With the war, Sinno struggled with the Port of Beirut being closed. The toys did not arrive and captains if they couldn’t dock in Beirut went to unload their shipments in different ports in the Mediterranean Sea depending on their route. In which case, Sinno had to go himself to fetch his shipment from the different countries and bring them back to Jounieh, Saida or Tyre (Sour) ports. And bringing them back, he did. All of them. Sometimes at great dangerous costs (some shipments were by land on the borders between Syria and Lebanon), and sometimes in damaged deliveries by sea. One time, his Christmas shipment was in Turkey, he drove from Beirut, to Baalback (as the direct road was closed) to Aleppo in Syria then Turkey – only to drive back to Beirut for an additional paper for his bills of release and back to Turkey again to release the shipment.
More than 40 trips on the Mediterranean Coast to retrieve the toys: from Lebanon to Syria, Italy, Egypt, Malta and even Spain, to name a few. In some cases when the ports could not accept the shipments, they were shipped by land (by trucks) and they would encounter another set of problems with safety challenges.
In all these adventures, Sinno went on and continued further in the toy trading. Presently general manager and owner of Toy Market Trading which has Toy Park and Joué Club, the company is covering the import and distribution of more than 50 international brands with 20,000 best selling items yearly from 178 suppliers not only to Lebanese retail stores but also to run the export to some neighbouring countries. Not only that, Sinno also has prepared a new set of services along side of products agreements with China.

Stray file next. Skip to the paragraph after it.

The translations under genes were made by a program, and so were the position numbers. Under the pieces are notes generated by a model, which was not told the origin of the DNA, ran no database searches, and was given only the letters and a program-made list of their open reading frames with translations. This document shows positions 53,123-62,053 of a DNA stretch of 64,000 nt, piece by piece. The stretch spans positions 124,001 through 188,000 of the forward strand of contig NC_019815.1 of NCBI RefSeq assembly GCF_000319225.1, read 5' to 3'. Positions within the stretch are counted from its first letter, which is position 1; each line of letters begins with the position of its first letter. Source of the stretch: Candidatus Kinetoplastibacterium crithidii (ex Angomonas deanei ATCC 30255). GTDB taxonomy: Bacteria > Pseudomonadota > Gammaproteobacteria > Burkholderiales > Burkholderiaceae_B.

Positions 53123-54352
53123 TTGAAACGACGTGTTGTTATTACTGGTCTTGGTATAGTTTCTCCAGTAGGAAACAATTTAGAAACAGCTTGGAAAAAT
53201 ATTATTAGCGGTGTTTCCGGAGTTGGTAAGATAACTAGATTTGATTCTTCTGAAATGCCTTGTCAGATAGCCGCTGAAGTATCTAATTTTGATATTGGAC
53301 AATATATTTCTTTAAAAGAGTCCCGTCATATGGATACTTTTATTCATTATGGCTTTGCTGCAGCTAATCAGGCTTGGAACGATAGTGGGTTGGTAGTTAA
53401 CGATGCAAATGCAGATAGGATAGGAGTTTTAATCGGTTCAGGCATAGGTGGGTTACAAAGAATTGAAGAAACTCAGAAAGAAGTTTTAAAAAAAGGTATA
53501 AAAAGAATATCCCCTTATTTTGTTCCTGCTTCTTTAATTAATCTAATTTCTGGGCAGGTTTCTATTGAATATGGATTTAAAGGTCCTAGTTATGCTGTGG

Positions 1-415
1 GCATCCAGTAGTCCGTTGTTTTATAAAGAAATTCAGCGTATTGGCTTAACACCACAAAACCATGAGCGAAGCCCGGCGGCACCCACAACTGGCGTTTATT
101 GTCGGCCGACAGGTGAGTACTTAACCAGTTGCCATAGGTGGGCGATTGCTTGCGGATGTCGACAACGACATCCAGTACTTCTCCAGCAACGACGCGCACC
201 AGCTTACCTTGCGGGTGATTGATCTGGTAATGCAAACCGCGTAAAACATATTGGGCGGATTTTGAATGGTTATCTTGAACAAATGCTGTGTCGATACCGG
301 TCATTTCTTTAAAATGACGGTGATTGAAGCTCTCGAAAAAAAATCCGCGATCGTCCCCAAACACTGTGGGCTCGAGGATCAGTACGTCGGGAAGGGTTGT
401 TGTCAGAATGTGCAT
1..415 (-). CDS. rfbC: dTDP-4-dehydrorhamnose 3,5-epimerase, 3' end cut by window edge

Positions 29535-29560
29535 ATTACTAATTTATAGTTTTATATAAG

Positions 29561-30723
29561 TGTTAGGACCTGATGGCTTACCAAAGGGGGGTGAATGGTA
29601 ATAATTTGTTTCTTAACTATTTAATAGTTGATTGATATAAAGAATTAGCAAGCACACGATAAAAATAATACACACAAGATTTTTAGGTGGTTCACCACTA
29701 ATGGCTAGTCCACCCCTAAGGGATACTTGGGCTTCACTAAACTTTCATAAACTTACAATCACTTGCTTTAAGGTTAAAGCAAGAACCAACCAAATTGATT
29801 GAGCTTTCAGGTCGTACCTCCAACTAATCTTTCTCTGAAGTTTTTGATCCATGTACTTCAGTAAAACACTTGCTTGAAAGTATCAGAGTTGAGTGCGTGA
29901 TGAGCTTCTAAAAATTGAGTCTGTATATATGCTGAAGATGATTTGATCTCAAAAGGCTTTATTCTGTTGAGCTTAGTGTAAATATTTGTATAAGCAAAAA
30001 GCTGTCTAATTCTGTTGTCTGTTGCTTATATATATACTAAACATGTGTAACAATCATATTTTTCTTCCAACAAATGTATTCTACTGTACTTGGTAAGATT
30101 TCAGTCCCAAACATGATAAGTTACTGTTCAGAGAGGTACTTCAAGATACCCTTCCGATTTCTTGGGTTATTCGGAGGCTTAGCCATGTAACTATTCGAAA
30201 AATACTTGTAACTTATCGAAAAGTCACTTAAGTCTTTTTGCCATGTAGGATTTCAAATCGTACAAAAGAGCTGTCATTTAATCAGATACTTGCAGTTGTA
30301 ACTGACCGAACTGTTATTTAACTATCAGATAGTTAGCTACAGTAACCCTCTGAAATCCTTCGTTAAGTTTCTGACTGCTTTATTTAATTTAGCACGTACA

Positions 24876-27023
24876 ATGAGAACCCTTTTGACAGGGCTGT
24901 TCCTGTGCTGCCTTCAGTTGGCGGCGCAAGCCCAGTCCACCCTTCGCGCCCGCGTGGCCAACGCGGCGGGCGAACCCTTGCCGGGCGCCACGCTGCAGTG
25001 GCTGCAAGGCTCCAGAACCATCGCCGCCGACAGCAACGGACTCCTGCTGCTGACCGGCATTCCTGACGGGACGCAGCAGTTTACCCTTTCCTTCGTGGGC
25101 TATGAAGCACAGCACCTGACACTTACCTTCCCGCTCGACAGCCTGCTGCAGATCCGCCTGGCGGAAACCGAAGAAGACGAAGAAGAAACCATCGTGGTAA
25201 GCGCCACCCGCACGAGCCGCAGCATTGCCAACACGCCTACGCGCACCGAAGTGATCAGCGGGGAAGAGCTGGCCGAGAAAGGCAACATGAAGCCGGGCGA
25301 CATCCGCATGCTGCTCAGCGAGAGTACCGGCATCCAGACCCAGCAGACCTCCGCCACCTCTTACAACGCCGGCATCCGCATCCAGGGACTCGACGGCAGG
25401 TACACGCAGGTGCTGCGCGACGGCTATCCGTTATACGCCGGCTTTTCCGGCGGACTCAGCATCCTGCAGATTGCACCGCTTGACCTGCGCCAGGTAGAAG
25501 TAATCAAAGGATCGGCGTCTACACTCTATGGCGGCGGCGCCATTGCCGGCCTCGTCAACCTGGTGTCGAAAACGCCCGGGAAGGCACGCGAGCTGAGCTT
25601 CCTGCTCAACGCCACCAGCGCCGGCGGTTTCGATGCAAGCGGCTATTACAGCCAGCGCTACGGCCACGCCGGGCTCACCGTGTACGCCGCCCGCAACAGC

When the Food Bank regional office arrived to Lebanon, he decided to take the helm of the Lebanese Food Bank (established around the end of 2011) to which his goal is to feed 150,000 people in 1 day. A new simple plan to feed them was prepared. The Ministry of Finance is on board, however the Ministry of Social Affairs is a matter to tackle, they need time and many Lebanese need food. The Lebanese Food Bank’s main goal is to have Lebanon free from hunger by 2020.
The fuel, chauffeurs, crew and volunteers are ready and available. And the sky is the limit for this caring and charitable endeavor.
Our story does not end here, at 80 springs; Kamal Sinno is still planning and working for the future, setting up the bars and targets higher and more creatively than ever. Age is not a stopping point for him; his plans go far beyond in the years to come – be it in the business or philanthropic level. We can only aim to be inspired and work towards this energy level, keeping at it when things are tough. All this while not forgetting to help one another, as in the end, this is what truly matters.
Thank you for this inspiration m. Sinno, wishing you the best in realizing your plans.